You Can Go Your Own Way
In a professional development course on leadership once, a very high profile Australian speaker said that ‘having followers’ was the most important aspect of leadership. For the context, he was probably spot on as the course was about how to motivate others, inspire them, be charismatic and grab attention. But it got me thinking about how that all sounded like ‘popularity’ rather than leadership.
If “followers” is the benchmark for leaders, then we are doomed to the appetites of our audience, engineered at attention seeking click-bait. The “9-best words that the Kardashians invented” might be a popular piece of online real estate – it probably doesn’t translate to ‘leadership’… not in the way that I would like to think about it anyway.
Leadership is an interesting social phenomenon. In caves, and in companies, humans organise themselves around an Alpha-human who holds some kind of knowledge or experience that can direct the group successfully. Leaders who are really successful have an ability to tap into all kinds of knowledge that would otherwise be siloed in group members, and then consolidate that collective knowledge, ensuring that the group is smarter, together.
The leader has the responsibility to make the right decisions, not necessarily popular decisions.
Making the best decision, compared to making a popular decision, is a quandary as old as time – and with the parliamentary musical chairs relating to our Prime Ministerial office, it is an important one today.
In terms of political leadership, where the majority decides the direction – it seems that popularity is more important. Love me a #ScoMo BUT he has neither the followers nor the influence that #Kardashian #Tswift or #Belieber carries.
How could anyone trying to make ‘good’ decisions, grab the attention of enough followers for long enough to perform any actual governance when Justin Beiber is getting another tattoo at the same time as Kim and Taylor are having a spat on twitter?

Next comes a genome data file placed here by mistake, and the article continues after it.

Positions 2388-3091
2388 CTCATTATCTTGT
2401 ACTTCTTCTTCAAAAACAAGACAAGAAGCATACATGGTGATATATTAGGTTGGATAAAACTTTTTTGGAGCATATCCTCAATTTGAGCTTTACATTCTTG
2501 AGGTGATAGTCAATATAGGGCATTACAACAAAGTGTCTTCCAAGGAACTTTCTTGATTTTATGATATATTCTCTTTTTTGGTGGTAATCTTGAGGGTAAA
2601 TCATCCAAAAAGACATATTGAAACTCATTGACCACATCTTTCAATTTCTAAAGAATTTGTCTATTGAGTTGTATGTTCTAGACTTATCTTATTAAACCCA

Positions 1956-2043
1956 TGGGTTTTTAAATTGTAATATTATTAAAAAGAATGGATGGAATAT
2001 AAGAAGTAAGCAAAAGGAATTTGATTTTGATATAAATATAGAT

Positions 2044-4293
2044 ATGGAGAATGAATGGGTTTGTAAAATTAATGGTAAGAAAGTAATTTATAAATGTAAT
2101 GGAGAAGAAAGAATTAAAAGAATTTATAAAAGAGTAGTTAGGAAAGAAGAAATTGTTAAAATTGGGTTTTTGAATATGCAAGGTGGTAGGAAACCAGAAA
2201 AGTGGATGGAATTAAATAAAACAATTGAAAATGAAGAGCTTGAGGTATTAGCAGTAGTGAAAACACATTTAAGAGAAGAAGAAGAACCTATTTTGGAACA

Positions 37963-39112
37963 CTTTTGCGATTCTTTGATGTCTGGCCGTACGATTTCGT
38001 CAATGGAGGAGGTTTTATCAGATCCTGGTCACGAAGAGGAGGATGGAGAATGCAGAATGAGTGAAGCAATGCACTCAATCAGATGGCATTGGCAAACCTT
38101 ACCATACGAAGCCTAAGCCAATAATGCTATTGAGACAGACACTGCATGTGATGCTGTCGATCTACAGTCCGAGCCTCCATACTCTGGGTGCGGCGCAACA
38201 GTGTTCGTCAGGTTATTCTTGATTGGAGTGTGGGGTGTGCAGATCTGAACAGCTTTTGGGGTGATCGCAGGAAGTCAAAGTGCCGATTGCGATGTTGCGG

And so, I think a slightly more robust definition of leadership is needed. We can vie for attention or debate opinions but knowledge is only known when there is evidence. Evidence tells us whether an idea is a good idea or a bad idea. Sometimes we get this evidence before we act on an idea and sometimes it comes later in terms of a lesson learned.
‘Following’ needs to be something we deliberately do then. The premise of democracy is about choice and representation. ‘Following’ shouldn’t be enough in and of itself to create leaders. Popularity shouldn’t be required to hold power. Churchill promised nothing but sacrifice when he inspired the Allies in WW2. JFK held the imagination of the nation when he asked what people could do for their country.
These days, it seems the hashtags that have our attention slowly become the agenda too.
There is another kind of leadership, thought leadership. Thought leaders ought not care about followers, their responsibility is to knowledge. Being right, not being popular. Let’s hope there are some of them behind the scenes in the public service to balance the people behind the screens who seem to undermine independent thought.
We’ll finish with a list of thought leaders who had no followers in their time but who, in being right, lead us to much deeper knowledge and deeper thinking.
- Semmelweis – the Swiss physician (Edit: He was actually Hungarian but was practicising in a Swiss hospital at the time – Ed) who had the insane idea that doctors should wash their hands in between the autopsy and the maternity rooms. He was committed to an insane asylum, became an alcoholic because of it and died of the disease his idea would have eradicated.
- Galilleo – The Italian polymath had the crazy notion that the earth might move around the sun. He was prosecuted by the Inquisition and scolded as ‘absurd, foolish and found to be vehemently heretical’ and was placed under house arrest and excommunicated before dying.
- Meitner – one of my favourites. Her work led to the accomplishment of nuclear fission (atom splitting to generate energy). People agreed with her thinking but not with – her. Why not? 1. Female; 2. Jewish in Nazi Europe. Her co-researcher and nephew went on to win the Nobel prize for their work, alone.
So, give yourself permission to un-follow the leader, and to think like no one is watching.